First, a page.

healthandfitness

Real Work for Real Results

Attitude: Real Work For Real Results

Introduction to Health and Fitness

Nutrition, Eating, and Dieting

The simple math of weight control

In few areas of American life is there more silly, but often very profitable, misinformation than on dieting and weight control. You probably don't need a special diet, and we're not going to try to sell you one. What you need is to eat a reasonably healthy balanced diet in moderate portions. When looking at a "diet" you should ask yourself if you can eat that way for the rest of your life; if not, it's not something you should consider. Attitude Media is not about quick fixes; not in investing, not in politics, not in business, and certainly not in diet. Listen to us, but decide for yourself, and focus on the long term.

Nutrition is a complicated subject, and there is some legitimate debate as to what foods are best at fighting certain illnesses. However, fundamentally, weight control is not complicated; you will lose weight if your calorie expenditure exceeds your calorie intake. The single greatest mistake people make is to overestimate the amount of calories they burn in exercise while underestimating the calories they take in from eating and drinking.

Strength and tone: hard come, easy go

The basic truth is the one we outline in our essay on valuism it is much harder to create value than to destroy it. In terms of exercise, this means that the rate of muscle decay is twice as fast as muscle creation; if it took you 3 months to get in good shape, and you stop exercising completely, you will lose most of the strength you built up in 6 weeks. The rate of decay for cardio fitness is even faster; take a couple weeks off from running and you'll quickly see what I mean. In the context of nutrition, this rule means that the amount of calories you burn off in thirty minutes of vigorous exercise can easily be exceeded by a few minutes of eating the wrong foods.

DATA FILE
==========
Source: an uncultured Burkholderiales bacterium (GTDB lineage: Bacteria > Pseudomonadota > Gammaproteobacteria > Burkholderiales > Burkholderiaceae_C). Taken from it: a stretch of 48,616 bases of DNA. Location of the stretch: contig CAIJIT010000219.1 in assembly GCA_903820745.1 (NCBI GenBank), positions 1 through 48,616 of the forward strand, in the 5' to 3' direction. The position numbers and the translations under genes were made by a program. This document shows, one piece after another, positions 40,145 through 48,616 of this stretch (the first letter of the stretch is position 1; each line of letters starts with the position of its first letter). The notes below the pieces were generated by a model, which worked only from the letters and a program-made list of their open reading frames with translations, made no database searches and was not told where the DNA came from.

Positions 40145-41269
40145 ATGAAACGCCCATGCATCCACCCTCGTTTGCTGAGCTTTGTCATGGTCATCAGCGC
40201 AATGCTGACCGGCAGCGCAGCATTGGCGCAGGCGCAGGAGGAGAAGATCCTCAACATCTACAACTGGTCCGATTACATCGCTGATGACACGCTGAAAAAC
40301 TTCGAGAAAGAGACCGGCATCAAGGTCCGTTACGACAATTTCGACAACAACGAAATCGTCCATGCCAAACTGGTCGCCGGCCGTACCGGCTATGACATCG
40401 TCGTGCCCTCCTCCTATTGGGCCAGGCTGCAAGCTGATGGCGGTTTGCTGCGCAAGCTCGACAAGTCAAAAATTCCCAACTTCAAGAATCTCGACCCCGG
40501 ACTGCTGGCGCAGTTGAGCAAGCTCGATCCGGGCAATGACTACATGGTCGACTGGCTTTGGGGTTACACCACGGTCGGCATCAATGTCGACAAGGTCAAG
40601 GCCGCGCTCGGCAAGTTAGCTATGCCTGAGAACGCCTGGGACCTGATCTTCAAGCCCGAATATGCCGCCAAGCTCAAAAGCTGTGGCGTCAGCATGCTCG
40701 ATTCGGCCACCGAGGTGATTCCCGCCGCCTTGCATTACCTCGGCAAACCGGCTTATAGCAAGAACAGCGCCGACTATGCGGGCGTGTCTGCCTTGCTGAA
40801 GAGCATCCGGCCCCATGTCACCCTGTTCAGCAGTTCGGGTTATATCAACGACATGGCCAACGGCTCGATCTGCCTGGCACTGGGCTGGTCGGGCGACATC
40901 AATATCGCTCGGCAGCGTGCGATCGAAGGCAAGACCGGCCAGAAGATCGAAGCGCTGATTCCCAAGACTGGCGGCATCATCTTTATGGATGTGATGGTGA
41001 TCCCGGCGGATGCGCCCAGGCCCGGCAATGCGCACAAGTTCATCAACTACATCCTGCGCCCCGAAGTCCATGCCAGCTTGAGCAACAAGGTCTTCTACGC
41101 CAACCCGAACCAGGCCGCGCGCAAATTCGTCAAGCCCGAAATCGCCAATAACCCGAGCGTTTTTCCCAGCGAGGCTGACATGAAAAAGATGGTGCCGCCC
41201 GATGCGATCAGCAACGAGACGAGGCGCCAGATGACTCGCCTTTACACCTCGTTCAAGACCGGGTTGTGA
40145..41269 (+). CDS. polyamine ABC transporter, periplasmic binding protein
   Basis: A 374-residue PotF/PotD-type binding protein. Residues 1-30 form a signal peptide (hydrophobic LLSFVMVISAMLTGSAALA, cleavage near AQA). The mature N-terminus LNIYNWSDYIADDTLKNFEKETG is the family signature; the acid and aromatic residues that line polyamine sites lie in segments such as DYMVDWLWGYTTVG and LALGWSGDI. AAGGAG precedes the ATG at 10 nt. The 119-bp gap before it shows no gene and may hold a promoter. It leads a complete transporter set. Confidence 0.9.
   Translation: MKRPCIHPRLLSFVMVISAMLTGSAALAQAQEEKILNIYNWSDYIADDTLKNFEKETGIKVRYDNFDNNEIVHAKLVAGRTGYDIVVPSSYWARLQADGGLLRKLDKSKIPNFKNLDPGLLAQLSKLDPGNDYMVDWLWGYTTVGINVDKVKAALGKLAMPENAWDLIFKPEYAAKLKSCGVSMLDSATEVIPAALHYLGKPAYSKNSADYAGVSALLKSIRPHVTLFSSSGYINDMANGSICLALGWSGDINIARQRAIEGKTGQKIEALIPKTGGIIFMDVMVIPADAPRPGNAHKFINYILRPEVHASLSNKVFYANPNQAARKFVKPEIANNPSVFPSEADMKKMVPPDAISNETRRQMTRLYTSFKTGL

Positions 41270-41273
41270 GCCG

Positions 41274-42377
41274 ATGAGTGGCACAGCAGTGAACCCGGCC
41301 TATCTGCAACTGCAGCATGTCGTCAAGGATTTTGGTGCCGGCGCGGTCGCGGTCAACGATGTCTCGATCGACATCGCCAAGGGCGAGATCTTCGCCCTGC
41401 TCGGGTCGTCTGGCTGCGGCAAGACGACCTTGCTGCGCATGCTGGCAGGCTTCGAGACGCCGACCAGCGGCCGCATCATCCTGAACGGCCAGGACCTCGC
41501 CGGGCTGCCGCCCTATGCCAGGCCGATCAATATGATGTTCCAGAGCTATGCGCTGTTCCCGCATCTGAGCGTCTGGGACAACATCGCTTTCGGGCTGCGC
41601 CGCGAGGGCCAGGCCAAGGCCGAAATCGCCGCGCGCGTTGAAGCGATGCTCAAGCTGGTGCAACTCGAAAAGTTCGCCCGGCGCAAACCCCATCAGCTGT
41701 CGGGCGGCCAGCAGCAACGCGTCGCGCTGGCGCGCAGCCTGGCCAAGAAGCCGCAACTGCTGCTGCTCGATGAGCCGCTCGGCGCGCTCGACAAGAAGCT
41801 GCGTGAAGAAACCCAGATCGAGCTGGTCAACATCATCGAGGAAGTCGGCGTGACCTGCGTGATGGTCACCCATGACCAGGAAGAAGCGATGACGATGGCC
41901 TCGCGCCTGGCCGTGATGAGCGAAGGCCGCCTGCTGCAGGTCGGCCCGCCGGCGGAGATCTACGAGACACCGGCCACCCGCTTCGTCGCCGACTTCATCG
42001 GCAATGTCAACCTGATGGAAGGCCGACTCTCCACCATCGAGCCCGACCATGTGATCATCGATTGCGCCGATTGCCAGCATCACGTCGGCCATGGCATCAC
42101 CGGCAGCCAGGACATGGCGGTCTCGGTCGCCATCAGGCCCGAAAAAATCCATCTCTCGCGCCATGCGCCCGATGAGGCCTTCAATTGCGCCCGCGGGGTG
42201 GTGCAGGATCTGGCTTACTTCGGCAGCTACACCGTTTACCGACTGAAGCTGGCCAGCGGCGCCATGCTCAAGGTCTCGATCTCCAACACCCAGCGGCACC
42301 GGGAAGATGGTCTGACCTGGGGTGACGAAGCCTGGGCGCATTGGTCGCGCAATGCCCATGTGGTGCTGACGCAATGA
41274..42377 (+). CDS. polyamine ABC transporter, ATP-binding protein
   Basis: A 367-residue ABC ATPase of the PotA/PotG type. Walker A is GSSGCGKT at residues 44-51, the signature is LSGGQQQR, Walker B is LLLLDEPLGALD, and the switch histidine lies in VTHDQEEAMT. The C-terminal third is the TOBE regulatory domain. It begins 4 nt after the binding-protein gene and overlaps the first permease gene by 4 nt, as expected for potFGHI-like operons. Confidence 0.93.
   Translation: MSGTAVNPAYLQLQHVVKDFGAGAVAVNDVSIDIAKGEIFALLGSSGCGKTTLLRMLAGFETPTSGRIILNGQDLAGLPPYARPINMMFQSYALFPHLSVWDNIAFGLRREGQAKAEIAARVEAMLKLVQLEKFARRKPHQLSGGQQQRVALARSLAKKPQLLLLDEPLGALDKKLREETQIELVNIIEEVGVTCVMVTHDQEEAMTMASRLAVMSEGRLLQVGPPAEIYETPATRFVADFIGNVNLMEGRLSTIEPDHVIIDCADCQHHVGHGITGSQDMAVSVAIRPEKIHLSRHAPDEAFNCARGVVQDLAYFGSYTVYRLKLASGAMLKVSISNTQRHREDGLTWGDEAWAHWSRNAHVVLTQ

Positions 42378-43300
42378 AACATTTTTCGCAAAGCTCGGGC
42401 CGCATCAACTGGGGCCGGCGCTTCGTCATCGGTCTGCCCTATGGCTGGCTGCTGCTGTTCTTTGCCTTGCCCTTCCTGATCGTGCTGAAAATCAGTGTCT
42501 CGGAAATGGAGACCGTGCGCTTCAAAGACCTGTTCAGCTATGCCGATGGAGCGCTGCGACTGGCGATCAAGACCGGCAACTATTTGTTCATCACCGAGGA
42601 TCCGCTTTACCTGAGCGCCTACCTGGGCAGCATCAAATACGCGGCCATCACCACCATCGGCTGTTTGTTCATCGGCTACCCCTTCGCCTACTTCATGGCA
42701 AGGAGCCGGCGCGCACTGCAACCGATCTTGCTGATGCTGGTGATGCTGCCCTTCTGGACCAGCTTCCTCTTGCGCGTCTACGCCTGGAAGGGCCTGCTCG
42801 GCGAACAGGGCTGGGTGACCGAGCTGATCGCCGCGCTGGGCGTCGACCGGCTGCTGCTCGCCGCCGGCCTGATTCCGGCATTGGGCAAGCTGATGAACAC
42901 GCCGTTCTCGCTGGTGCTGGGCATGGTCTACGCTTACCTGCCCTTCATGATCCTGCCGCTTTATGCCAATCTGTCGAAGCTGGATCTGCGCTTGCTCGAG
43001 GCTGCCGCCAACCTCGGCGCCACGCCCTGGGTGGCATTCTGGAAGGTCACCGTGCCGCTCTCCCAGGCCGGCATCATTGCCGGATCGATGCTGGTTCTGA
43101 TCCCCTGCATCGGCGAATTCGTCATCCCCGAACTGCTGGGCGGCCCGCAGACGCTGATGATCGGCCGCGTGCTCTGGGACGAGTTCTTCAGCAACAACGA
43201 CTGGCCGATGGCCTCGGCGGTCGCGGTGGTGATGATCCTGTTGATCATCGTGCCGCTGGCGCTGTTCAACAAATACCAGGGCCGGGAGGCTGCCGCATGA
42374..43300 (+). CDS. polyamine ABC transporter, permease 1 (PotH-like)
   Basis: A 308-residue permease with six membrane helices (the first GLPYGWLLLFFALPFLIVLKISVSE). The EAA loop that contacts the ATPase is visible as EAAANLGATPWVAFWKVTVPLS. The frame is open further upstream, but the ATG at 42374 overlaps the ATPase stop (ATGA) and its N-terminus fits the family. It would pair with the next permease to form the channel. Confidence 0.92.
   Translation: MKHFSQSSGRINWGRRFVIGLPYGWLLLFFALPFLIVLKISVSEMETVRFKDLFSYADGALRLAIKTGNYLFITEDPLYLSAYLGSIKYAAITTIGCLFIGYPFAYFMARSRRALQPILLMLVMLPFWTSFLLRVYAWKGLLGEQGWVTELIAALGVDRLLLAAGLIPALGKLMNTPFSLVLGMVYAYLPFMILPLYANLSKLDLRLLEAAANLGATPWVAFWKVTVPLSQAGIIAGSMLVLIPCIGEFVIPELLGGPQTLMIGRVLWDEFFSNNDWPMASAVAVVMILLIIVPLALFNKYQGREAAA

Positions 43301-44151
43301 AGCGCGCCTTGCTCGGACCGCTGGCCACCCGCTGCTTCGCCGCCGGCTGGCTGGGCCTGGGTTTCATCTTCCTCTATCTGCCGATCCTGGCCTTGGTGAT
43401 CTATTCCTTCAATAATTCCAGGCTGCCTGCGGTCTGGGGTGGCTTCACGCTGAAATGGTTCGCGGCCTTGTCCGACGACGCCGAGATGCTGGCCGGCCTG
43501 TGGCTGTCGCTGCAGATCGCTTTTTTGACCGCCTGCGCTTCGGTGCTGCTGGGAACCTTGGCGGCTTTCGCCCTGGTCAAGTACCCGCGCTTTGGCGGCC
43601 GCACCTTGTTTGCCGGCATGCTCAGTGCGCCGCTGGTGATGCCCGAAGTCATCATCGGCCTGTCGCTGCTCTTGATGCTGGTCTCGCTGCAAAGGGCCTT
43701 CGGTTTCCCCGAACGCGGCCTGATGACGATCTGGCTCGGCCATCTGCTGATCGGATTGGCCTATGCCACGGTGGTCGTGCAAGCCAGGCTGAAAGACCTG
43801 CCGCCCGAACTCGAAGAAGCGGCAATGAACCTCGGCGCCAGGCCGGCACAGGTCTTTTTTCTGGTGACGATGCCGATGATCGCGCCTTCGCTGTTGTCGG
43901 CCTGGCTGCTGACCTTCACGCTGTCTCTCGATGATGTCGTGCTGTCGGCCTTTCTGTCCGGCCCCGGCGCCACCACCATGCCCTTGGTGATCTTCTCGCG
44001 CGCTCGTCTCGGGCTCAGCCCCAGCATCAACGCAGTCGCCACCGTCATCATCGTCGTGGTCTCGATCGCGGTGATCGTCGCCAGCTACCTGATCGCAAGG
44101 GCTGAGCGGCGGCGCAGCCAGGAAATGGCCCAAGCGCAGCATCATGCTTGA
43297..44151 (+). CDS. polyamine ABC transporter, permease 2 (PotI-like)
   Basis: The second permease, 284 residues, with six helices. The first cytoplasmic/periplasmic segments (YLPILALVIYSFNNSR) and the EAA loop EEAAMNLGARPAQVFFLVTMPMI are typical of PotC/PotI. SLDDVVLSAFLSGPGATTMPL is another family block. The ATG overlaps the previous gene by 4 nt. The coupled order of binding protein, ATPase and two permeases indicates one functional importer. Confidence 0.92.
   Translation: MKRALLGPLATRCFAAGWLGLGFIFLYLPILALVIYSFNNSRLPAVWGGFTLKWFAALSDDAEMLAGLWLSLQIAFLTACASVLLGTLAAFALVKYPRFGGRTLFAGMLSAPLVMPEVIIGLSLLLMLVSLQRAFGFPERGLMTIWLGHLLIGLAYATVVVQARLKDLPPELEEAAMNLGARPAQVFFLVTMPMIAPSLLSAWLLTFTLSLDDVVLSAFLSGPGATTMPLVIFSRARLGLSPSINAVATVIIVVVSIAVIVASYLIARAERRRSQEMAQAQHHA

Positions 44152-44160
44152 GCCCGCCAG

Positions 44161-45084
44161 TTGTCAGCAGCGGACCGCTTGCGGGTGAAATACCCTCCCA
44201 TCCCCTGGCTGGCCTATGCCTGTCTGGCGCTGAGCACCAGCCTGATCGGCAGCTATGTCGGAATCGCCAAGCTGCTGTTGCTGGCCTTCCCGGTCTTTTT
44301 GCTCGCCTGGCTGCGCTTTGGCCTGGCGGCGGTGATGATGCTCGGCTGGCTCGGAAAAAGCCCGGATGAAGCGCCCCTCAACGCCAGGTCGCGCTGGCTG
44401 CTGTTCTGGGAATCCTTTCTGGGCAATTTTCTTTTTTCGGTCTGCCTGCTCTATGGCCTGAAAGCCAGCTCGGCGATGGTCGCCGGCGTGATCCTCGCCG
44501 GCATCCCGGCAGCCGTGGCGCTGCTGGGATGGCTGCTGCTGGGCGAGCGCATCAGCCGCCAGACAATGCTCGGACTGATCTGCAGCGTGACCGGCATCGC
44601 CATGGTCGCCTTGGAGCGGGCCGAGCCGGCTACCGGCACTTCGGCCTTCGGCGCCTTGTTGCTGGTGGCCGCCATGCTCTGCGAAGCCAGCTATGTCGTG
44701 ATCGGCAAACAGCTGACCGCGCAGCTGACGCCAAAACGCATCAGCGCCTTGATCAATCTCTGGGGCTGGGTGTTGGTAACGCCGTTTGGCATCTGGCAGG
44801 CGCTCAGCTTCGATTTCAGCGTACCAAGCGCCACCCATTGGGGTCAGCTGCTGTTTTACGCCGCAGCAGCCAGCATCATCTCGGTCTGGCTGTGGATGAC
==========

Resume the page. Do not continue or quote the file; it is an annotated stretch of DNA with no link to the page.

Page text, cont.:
The illusion of fad diets

Some people point to the good results of fad diets as "proof" that they work. But they often work in unintended ways. For instance, if you cut out carbohydrates, red meat, or dairy products, from your diet you may well lose weight, not because those foods are "bad" foods but simply because by constraining your diet your overall caloric intake will be somewhat less than otherwise. If you have a diet that tells you to eat unlimited amounts of Twinkies, or bacon, or anything else, you will probably lose weight just because you get tired of eating the designated food, and thus your overall intake is smaller. If you don't eat any type of bread, you may well end up eating more of other things, but, overall, your caloric intake will be somewhat smaller, and you will probably lose weight. But you will also have a less balanced diet, with negative health effects.

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